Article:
Georgia legislators advance bill banning critical race theory in schools

Sponsor says legislation “empowers parents to ensure that kids and children in our schools of all races are not pitted against each other.”

A Georgia education committee has advanced a bill prohibiting K-12 schools from promoting certain ideologies about racism and discrimination.

The House Subcommittee on Academic Innovation approved House Bill 1084 on Wednesday. The measure, introduced by Rep. Will Wade R-Dawsonville, bans nine "divisive" concepts from being taught in schools.

"What this does is it empowers parents to ensure that kids and children in our schools of all races are not pitted against each other," Wade said. "I also believe that teachers do want some direction because it is hard to teach to ensure that they are not inadvertently causing children to believe that somehow that they are a problem."

The bill, which is modeled after legislation filed by Republicans in several states, is in response to the issue of critical race theory. The theory is centered around the idea that race is a social construct used to oppress people of color.

HB 1084 prohibits schools from teaching race superiority and that people and the country are inherently racist or sexist. It blocks schools from teaching students to stereotype others as morally corrupt or prejudiced based on their skin color.

The measure also stops schools from making students "feel guilt or anguish" because of their race or actions of others of the same race in the past. It blocks schools from encouraging any form of "race scapegoating" or "race stereotyping."

HB 1084 instructs school districts to create a process for parents to file complaints opposing coursework based on the concepts.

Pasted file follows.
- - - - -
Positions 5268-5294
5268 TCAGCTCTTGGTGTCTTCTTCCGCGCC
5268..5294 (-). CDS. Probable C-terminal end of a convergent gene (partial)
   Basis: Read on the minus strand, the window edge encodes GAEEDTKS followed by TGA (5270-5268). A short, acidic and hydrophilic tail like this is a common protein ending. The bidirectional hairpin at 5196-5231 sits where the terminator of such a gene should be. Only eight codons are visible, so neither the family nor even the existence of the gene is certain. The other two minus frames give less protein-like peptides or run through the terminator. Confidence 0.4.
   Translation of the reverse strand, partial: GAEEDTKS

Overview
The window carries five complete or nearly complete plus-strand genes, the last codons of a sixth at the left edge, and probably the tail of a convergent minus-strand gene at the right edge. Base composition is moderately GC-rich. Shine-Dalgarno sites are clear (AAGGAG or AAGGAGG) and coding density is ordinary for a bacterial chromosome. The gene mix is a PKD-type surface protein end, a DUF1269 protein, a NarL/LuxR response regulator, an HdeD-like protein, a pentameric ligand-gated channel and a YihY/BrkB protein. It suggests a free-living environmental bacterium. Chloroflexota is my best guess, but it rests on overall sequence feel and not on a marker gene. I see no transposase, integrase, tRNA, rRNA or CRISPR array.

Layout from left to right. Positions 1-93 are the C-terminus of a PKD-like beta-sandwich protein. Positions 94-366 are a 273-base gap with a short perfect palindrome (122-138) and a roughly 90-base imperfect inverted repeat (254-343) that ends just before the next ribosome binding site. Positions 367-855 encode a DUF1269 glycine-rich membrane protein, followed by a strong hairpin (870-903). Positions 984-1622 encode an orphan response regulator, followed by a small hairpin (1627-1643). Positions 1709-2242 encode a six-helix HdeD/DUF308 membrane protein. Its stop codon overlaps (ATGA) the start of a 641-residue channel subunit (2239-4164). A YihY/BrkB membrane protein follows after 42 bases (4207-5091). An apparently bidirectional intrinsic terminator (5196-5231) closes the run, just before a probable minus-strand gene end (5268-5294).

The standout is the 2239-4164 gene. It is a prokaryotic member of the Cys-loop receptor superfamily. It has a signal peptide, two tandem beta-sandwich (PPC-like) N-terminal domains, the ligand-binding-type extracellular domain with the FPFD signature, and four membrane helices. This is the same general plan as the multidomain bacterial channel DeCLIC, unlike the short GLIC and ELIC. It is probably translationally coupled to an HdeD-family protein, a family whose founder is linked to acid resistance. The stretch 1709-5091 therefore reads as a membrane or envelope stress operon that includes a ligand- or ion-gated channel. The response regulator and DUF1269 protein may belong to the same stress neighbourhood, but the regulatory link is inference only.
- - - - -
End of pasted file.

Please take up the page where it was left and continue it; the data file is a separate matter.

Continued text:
Critics of the bill who spoke Wednesday during the committee meeting said it does not address an urgent matter or existing issue, and lawmakers should use their time at the Capitol working on other education policies. Others said it was a local issue that should be discussed by school districts and lawmakers should trust educators who are experts in their fields.

Michael Bernstein, an Alpharetta rabbi, said children must get honest lessons on racism that make a deep impact.

"You have to understand and let that history penetrate you," Bernstein said. "I think the best way to accomplish what you have talked about being one human race is that we have to teach honestly about the poison of racism."

HB 1084 heads to the full education committee for a vote. It must be approved in the Senate and House before it is sent to the governor.

A similar measure, Senate Bill 377, was discussed by the Senate Education and Youth Committee on Monday.

The House Judiciary Non-Civil Service Subcommittee also gave an initial nod to Senate Bill 226, a measure that would require school districts to create a process for parents to complain about school library books they find inappropriate or "harmful to minors" in a sexual nature, paving the way for the books to be removed.